Demystifying Norovirus on Cruise Ships

On more than one occasion, I’ve heard friends, family or clients say “I don’t want to cruise and get Norovirus.” And what’s interesting is that’s the last thing I think about when cruising or planning a cruise for clients. Cruise ships are held to such a high standard for cleanliness and sanitation that the numbers are staggering in our favor for a safe and healthy way to vacation. Still not convinced, here are 3 myths I hope to debunk and help everyone feel more comfortable with cruising.

Myth #1: If you cruise you’ll get Norovirus.

So not true! According to the Cruise Line International Association:

  • Norovirus outbreaks are rare
  • Affect well under 1% of passengers – According to CLIA, in 2016 24 million passengers sailed on a cruise ship, and 2384 cases of Norovirus were reported on cruiseminus.com for a combined passenger and crew count.
  • The cruise industry works very closely with the Center for Disease Control and Prevention
  • All ships have robust cleaning and sanitation practices – The standard by which cruise lines are held for sanitation is the highest in the world.

 

Myth #2: Vessels that experience outbreaks will continue to get passengers sick.

Not at all. In most if not all cases, the ships involved have scored very high on the CDC’s notoriously strenuous vessel sanitation inspection. It wasn’t the ships that were sick; it was the folks who came onboard and passed the illness around. Norovirus is, according to the Centers for Disease Control and Prevention, one of the most contagious gastrointestinal illnesses in the world.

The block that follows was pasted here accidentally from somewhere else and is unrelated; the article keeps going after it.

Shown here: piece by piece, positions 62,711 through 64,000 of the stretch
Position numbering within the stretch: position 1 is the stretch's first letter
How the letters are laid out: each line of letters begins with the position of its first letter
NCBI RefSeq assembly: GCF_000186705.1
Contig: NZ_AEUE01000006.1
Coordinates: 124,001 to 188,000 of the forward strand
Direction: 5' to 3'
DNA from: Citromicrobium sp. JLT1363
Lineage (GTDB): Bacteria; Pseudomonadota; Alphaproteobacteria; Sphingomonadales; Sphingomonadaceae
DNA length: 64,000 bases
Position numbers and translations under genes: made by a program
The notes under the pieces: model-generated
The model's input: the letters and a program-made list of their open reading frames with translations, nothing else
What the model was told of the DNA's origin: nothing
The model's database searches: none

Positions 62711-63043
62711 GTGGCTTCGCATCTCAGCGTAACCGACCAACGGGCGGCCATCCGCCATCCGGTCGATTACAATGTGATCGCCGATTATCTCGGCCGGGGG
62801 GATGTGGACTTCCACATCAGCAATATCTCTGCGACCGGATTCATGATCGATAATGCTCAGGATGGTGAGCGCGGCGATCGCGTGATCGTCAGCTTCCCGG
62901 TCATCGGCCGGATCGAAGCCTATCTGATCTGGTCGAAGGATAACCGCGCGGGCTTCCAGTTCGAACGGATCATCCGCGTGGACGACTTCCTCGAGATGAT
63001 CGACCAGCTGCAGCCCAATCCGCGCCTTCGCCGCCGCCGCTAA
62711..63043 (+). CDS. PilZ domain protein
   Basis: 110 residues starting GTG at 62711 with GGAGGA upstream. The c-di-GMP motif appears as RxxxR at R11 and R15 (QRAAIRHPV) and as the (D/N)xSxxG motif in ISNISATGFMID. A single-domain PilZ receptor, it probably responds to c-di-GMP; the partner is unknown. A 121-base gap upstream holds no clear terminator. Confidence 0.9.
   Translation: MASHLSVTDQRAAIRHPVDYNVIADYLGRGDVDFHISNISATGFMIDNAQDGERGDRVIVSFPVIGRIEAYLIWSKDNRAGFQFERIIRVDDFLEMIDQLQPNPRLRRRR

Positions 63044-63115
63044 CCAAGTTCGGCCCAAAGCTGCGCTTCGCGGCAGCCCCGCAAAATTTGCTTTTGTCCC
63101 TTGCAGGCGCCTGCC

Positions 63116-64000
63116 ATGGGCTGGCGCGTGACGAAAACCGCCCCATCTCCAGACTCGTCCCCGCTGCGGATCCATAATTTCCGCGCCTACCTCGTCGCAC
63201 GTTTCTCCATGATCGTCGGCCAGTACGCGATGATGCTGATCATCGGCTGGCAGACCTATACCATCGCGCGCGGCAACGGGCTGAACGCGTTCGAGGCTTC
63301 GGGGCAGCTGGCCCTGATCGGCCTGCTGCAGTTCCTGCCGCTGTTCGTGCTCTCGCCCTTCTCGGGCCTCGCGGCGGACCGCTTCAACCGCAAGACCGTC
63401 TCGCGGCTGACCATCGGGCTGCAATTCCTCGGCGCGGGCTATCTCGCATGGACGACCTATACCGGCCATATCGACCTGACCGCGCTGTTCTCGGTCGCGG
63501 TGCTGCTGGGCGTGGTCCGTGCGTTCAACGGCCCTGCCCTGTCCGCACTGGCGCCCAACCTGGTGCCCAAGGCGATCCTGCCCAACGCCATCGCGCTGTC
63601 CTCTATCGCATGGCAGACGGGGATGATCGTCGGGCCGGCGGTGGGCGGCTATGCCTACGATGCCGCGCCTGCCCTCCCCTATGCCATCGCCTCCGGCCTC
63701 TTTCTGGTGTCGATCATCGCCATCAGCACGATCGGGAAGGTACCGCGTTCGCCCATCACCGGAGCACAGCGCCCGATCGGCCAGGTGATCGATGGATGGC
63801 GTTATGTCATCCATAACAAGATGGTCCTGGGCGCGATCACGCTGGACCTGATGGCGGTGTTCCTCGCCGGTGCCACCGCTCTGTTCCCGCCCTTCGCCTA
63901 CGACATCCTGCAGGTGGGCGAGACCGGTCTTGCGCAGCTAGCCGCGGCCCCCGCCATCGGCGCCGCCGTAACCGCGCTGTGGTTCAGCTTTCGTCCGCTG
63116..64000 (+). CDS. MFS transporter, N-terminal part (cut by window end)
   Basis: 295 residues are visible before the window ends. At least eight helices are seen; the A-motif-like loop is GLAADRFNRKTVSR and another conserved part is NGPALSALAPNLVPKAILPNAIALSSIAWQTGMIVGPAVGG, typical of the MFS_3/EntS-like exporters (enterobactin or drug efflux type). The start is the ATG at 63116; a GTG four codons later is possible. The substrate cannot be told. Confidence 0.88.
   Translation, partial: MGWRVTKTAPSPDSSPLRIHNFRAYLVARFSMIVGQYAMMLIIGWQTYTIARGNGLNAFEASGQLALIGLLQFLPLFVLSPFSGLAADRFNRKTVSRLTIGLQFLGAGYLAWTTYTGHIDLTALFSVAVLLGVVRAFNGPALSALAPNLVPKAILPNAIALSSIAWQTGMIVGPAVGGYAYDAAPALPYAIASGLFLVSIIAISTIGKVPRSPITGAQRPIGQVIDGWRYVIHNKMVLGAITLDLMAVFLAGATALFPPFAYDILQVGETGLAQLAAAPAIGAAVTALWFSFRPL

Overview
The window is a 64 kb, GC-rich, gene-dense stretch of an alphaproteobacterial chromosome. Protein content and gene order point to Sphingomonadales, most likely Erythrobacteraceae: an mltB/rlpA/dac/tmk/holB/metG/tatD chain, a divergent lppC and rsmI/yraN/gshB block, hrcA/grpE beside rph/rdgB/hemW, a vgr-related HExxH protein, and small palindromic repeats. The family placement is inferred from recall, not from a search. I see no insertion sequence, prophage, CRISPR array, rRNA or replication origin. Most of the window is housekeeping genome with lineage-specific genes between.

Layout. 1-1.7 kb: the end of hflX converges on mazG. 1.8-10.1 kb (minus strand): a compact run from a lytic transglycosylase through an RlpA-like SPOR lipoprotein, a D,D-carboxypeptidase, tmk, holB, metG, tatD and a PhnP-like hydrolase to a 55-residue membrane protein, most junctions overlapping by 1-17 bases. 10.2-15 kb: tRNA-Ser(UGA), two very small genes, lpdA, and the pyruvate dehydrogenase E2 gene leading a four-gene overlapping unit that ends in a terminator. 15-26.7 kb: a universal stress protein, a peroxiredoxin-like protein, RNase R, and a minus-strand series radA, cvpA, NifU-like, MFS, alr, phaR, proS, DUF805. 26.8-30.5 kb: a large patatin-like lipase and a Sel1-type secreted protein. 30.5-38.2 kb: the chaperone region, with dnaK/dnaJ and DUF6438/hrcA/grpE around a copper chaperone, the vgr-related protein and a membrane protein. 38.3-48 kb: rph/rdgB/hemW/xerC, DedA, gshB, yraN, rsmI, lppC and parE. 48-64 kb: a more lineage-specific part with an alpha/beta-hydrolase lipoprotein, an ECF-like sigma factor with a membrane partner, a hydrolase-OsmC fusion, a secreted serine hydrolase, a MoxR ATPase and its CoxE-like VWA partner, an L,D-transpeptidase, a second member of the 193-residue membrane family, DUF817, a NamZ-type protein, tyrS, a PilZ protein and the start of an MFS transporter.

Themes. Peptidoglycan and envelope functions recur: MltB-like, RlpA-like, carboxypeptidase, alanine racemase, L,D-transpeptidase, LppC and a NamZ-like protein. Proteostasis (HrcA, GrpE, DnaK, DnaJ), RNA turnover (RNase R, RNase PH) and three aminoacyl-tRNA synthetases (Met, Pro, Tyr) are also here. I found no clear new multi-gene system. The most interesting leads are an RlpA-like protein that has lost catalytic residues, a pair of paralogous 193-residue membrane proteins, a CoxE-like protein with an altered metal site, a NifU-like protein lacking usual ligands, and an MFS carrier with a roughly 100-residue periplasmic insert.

Did you know….

  • You are 750 times more likely to get Norovirus or the common stomach bug on land than on a cruise ship
  • In fact, less that 1% of outbreaks every year occur on cruise ships!

 

Myth #3: There is no way cruise ships can battle the spread of Norovirus.

There are intense — and even more intense — cleaning and service protocols that cruise lines follow when the possibility of a spreadable virus onboard exists. Employees receive special training and utilize a rigorous sanitary protocol that meets or exceeds CDC requirements.

  • Cruise lines voluntarily work with the Center for Disease Control because they are that concerned with the passengers and public
  • Cruise lines work with regulators and the Vessel Sanitation Program to insure compliance and adherence to the standards
  • Two unannounced inspections occur a year – and the inspection program is more involved than hotels and restaurants.

Personally, Jeremy and I have been 5 cruises across multiple different lines from the Southern Caribbean and up to Glacier Bay in Alaska and each ship has taken extra steps to make sure that Norovirus outbreaks are as limited as possible. All cruises have crew members dedicated to cleaning the handrails and bannisters of the ship, literally all day long they are wiping down every handrail, door knob, and elevator button. And it doesn’t stop at just dedicated employees to cleaning public spaces, this includes Norwegian Cruise Lines creating the catchy (read: annoying after a 7 day sail) song “Happy, Happy – Washy, Washy” song for the employees to sing to you as they spray your hands with antibacterial wash before you can enter the main buffet hall. It’s an
earworm that even the comedians make fun, but it reinforces the point. Cruise ships would be out of business if their passengers had to fear for catching an illness due to their lack of attention and adherence to the standards set by the CDC.

 

 

Hopefully this puts anyone skeptical of getting sick on a cruise at ease and excited for the opportunity to try out one of the most popular ways to vacation!

Leave me a comment below and let me know which cruise you want to sail on next?  Even better let’s start planning your cruise today!

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